In April 2005, Puggy Blackmon had a surprise telephone ring. The caller was David Duval, from whom Blackmon hadn’t heard in quite awhile.
“Can you come over to Augusta and meet me?” Duval asked.
Blackmon had been Duval’s coach at Georgia Tech and had worked with him at times since, but not recently. Instead, Duval had taken his golfing cares and woes to a number of “witch doctors,” as some of us are inclined to label those professionals whose specialty is “remodeling” Tour players — fairly or unfairly. Duval hadn’t made a cut in a major championship in three years and, for the most part, had disappeared from the game.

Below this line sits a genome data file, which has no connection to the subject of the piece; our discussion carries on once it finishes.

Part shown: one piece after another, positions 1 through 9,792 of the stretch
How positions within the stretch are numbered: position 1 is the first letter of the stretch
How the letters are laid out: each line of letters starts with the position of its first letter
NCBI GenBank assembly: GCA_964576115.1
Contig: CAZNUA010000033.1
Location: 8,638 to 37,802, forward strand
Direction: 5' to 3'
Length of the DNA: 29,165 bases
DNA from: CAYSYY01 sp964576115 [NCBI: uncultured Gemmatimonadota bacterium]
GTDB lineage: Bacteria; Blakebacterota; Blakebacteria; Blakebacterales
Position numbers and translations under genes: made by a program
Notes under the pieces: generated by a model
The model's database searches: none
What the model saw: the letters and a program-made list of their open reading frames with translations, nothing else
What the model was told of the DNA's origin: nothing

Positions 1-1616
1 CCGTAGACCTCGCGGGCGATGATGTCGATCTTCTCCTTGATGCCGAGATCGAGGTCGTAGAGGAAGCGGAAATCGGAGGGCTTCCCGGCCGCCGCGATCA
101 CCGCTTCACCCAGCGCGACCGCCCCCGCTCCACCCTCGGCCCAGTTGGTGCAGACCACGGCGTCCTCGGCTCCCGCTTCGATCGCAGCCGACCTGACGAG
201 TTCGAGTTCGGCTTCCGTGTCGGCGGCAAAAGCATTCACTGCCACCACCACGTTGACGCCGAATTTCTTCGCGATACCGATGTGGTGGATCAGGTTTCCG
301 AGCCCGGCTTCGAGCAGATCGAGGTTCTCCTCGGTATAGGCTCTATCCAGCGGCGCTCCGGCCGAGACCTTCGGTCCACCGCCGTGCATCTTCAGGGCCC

In other words, he had hit rock bottom. The Masters was coming up. He was running low on exemption and was turning to the coach he trusted most of all, although they hadn’t talked for the longest time.
“I was surprised,” Blackmon said. “You could have knocked me over with a feather,” and there he stood under the big tree at Augusta National waiting for their